David Gunther New Chair of CAOL Board.

California Operation Lifesaver would like to officially welcome David Gunther as it’s brand new chairman.

David R. Gunther

David was born on 6 November 1938 in Long Beach California.

He spent most of his young years in Downey, California and graduated from Cantwell High School in Montebello, California in June, 1956.

While growing up, David raised chickens with a friend, selling fryers and eggs to unsuspecting locals and the Safeway Market.

David was a carrier for the Los Angeles Times during his High School years.  He had 640 customers, which paid for his car and other necessities.

During the summer between junior and senior year of High School, David worked in a printing shop in Bell, California where his father worked.  This began a long relationship with that trade during which David became a journeyman letter- pressman. David worked in many shops in various locations on the West Coast.

In January 1959, David volunteered for the draft and spent the next 2 years in the 4th Infantry Division, standing in the rain of the Pacific Northwest with a machine gun rusting on his shoulder.

David was released from active duty on 25January 1961, a very happy man.

It was in May, 1964 when David first went to the Santa Fe Railway, hiring on as a brakeman at Needles, California.

He married his first wife shortly after going to the railroad.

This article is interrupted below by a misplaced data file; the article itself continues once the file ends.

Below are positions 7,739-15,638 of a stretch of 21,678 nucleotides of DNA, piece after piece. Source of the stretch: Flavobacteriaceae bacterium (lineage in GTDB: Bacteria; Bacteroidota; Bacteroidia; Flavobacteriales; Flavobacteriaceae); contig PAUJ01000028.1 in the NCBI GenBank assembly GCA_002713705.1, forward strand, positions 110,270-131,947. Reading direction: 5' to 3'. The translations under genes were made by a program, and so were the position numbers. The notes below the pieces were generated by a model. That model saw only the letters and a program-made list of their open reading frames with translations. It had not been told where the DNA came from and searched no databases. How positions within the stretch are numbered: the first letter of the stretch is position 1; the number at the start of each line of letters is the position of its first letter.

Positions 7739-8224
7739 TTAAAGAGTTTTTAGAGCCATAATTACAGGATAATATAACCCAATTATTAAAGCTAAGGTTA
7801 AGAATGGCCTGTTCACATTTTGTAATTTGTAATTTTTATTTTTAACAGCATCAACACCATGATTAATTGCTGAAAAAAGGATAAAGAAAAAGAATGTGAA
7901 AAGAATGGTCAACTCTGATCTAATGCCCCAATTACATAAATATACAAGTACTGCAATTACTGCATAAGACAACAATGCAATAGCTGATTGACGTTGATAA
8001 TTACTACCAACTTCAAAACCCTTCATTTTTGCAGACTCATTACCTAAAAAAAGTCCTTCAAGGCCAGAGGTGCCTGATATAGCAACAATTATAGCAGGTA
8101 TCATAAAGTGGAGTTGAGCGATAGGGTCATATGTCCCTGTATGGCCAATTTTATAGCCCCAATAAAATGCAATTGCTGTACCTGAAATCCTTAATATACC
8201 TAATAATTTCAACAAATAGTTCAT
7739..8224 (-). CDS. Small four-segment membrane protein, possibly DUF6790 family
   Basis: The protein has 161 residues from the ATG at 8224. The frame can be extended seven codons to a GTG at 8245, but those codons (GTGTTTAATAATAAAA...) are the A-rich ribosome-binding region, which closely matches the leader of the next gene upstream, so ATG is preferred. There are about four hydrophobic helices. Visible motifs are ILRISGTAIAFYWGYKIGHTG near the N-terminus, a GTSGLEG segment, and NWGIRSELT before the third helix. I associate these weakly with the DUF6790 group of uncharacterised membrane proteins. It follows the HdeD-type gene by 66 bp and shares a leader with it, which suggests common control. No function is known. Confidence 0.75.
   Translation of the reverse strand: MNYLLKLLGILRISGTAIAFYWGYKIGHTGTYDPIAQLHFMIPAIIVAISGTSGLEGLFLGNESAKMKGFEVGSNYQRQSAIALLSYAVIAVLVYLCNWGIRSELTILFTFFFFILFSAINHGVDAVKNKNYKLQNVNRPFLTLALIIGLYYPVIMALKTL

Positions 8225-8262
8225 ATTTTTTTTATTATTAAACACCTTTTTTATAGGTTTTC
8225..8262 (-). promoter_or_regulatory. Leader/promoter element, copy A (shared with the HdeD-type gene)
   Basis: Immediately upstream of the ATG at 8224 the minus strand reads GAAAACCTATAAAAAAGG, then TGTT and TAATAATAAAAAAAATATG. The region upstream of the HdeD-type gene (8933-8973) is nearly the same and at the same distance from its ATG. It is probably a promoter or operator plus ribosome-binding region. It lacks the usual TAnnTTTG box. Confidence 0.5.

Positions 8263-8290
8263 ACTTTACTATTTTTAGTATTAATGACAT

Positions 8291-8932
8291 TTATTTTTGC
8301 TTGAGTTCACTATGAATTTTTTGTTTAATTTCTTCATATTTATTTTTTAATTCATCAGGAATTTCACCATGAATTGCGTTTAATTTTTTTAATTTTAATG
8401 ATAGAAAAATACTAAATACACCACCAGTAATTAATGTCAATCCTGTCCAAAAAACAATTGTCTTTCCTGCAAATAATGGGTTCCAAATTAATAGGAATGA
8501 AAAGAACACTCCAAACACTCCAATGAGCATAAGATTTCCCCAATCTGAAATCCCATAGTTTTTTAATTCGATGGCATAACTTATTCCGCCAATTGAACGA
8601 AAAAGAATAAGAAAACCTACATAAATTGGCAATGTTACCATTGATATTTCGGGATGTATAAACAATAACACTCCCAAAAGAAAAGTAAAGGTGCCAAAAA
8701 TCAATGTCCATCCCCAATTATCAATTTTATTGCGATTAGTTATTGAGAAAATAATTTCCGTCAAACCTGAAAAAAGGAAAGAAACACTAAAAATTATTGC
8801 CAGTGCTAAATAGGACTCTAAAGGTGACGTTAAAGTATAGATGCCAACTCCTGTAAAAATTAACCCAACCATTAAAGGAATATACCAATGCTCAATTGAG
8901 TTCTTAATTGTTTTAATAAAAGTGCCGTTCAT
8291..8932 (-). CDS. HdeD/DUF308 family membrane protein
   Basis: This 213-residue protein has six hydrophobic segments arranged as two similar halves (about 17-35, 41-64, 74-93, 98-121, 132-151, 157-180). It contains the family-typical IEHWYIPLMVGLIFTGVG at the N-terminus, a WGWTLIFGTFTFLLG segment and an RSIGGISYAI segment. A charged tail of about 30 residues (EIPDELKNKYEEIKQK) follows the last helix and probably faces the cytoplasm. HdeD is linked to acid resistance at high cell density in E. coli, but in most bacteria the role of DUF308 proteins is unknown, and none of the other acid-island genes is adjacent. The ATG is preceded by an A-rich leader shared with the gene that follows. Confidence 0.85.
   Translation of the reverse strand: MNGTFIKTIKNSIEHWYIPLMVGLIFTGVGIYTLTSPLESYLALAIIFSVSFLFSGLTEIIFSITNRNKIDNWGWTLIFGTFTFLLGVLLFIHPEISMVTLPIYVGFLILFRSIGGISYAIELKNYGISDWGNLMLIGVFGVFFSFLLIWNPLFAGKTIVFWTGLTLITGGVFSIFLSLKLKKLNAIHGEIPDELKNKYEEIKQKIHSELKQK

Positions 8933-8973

In October 1966, Veronica and again in September 1967 Johanna, the daughters that have lighted his life were born.

In April 1968, David resigned his seniority with the railroad and went to work for the Times Mirror Press, in Los Angeles, a subsidiary of the Los Angeles Times.

“I realized everywhere else I had worked paled in comparison with the railroad and made it my business to get back there as soon as possible.”  

David was hired back by the Santa Fe in April 1970 as a brakeman at Needles, California.

He was promoted to Conductor in May 1975.  He has worked in all types of service including freight, local, passenger, baggage service, training and management.

In 1989 he was selected from more than 400 applicants to be one of 10 Train-service Instructors.  This new position was established to give Rules, Safety, Hazardous-Materials and other training to operating employees.

In 1992 David went back to his territory and participated in the Locomotive Engineer Training Program.  He was promoted to Locomotive Engineer on 4 July 1992.

David was promoted into the management of the Santa Fe Railway as Manager of Rules for the Central Region in February 1994 and relocated to Albuquerque.  His territory from West to East was Needles, California to Slaton, Texas and North to South from Denver, Colorado to El Paso, Texas.

In 1995 as the Santa Fe and the Burlington Northern were preparing to merge, the Rules and Safety teams were reorganized.  David was transferred to San Bernardino as Manager of Safety and Rules for Southern California Division.